EFFORTS to start a shale gas industry in the UK have taken a significant step forward with a recommendation that test fracking should go ahead in Lancashire.
Council officers have told county councillors they should agree to the controversial method being used at one site between Preston and Blackpool but a second should be refused because of concerns over traffic levels.
The application by energy firm Cuadrilla is seen as an important test of how local authorities will treat fracking applications.
Third Energy recently withdrew an application to carry out test fracking at a site in Kirby Misperton, between Pickering and Malton, North Yorkshire, but is expect to re-submit it in the coming weeks.
Both Cuadrilla and Third Energy want to test fracking to see if using the method produces gas in quantities that would make full production commercially viable.
Fracking - properly known as hydraulic fracturing - involves the pumping of water, sand and chemicals into rock formations at high pressure to release trapped gas.
Cuadrilla welcomed the recommendation that one site in Lancashire be approved and disappointment that council officers were not supporting the second application despite trying to allay their concerns.
“We will await the councillors’ decisions on both these applications at the end of June,” the company said.
But environmental campaigners were dismayed that Cuadrilla could soon be carrying out fracking operations and promised to continue to fight the proposals.
Furqan Naeem, from Friends of the Earth, said: “The council must now listen to the tens of thousands of people who have objected to fracking at both sites, and the strong evidence put before them, and reject both of Cuadrilla’s proposals to frack.
“Rejecting Cuadrilla’s plans is the only way to stop Lancashire’s communities and environment being made the UK’s guinea pig for risky and polluting fracking.”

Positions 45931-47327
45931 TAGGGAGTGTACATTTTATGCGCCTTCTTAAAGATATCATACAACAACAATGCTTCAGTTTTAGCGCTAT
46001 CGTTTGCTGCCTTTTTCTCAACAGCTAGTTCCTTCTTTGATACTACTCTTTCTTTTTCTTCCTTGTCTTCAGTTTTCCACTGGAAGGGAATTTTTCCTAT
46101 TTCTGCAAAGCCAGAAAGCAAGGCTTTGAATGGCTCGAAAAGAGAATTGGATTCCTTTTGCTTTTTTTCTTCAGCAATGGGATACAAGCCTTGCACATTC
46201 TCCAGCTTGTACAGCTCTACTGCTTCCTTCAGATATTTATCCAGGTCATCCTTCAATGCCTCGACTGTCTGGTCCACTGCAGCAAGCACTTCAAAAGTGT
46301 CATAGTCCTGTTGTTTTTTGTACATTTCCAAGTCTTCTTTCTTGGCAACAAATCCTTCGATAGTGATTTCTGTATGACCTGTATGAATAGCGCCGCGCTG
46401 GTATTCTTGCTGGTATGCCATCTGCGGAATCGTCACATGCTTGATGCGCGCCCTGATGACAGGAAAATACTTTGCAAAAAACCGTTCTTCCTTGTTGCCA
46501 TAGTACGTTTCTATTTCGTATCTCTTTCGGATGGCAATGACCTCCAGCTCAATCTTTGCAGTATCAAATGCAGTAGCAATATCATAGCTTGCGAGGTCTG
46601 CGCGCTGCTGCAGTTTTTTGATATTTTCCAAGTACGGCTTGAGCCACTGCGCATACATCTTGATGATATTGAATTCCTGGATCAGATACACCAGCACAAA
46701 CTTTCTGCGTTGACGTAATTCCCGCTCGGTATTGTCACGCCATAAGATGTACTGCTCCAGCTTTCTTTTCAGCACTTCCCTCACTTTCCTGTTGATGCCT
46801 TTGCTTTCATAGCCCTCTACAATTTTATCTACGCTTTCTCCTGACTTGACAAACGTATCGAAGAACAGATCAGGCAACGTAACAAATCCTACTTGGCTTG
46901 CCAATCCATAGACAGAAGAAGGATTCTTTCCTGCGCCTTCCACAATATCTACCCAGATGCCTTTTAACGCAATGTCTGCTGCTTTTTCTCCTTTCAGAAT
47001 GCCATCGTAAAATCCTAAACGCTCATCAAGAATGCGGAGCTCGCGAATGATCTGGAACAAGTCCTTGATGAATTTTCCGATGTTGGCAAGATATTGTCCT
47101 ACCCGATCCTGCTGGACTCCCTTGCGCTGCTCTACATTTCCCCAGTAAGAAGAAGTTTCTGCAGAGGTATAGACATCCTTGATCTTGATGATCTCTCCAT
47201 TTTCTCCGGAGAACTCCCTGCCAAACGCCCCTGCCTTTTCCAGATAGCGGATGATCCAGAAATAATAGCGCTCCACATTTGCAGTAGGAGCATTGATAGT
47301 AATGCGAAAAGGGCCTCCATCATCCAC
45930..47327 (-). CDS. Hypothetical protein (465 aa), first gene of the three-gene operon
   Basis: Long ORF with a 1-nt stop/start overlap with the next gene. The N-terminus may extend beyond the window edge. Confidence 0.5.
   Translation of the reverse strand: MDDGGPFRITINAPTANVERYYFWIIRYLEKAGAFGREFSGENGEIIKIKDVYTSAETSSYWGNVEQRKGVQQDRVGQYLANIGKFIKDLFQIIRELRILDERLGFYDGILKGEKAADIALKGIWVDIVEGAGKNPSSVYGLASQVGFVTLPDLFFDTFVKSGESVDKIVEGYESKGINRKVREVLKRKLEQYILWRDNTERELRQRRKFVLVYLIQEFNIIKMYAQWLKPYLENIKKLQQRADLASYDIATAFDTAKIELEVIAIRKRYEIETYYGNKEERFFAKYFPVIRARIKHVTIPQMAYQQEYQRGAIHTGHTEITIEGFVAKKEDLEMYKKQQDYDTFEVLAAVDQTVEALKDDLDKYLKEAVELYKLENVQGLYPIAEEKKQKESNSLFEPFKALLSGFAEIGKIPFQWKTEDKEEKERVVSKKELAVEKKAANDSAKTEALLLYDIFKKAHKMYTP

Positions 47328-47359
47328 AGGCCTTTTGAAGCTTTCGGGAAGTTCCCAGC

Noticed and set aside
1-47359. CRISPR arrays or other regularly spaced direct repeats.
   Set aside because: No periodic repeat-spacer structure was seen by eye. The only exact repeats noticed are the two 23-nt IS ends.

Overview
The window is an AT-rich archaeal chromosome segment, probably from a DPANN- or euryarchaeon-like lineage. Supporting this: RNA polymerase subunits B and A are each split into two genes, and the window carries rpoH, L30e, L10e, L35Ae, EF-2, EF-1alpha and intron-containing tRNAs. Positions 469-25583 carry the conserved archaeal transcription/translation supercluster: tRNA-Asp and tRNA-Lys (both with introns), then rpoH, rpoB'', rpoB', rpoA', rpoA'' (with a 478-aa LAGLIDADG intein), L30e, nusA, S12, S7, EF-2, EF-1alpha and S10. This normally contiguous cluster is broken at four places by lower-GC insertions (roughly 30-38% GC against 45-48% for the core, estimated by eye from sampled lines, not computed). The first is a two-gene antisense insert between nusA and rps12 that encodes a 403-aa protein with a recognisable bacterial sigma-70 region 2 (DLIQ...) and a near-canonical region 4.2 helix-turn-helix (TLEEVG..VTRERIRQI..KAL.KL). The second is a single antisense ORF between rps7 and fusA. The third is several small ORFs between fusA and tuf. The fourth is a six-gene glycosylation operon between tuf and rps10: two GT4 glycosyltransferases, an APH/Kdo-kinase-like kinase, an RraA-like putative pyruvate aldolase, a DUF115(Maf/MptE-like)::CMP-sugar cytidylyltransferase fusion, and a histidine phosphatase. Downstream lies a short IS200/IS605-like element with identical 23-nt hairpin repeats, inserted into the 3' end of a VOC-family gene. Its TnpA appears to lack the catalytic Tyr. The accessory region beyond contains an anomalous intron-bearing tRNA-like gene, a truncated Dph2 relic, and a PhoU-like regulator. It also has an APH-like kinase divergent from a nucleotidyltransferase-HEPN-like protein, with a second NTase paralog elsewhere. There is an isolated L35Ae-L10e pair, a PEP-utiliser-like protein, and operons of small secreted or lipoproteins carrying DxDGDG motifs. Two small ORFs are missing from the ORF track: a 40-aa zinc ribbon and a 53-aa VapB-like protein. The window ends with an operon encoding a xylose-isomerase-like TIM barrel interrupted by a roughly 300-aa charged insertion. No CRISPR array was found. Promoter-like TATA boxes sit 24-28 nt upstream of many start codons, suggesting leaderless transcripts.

North Yorkshire County Council, which will eventually consider Third Energy’s application to frack at Kirby Misperton, has already been petitioned by Ryedale residents calling for the authority to “oppose fracking”.
But councillors in other local authorities have previously been advised that to impose a blanket ban on fracking could prompt a legal challenge and applications must be considered on their individual merits.
The Government is enthusiastically pushing for the development of a shale gas industry in the UK, claiming it would create jobs and growth, reduce energy prices and cut the country’s reliance on gas imports.
But opponents have raised fears that the process causes earthquakes, can pollute water supplies, and could lead to inappropriate development in the countryside and damage house prices.
Lancashire County Council’s development control committee is due to make decisions on the Caudrilla planning applications next week.
Cuadrilla submitted revised plans after planning officers recommended refusal for both sites in January for different reasons.
Green Party leader Natalie Bennett said: “I would urge them to consider the strength of opposition to fracking in the surrounding communities, and around the country - which polls have demonstrated have only grown as the public has learnt more about extreme energy extraction.
“I will be joining what will I am sure be huge protests against fracking outside the council meeting.”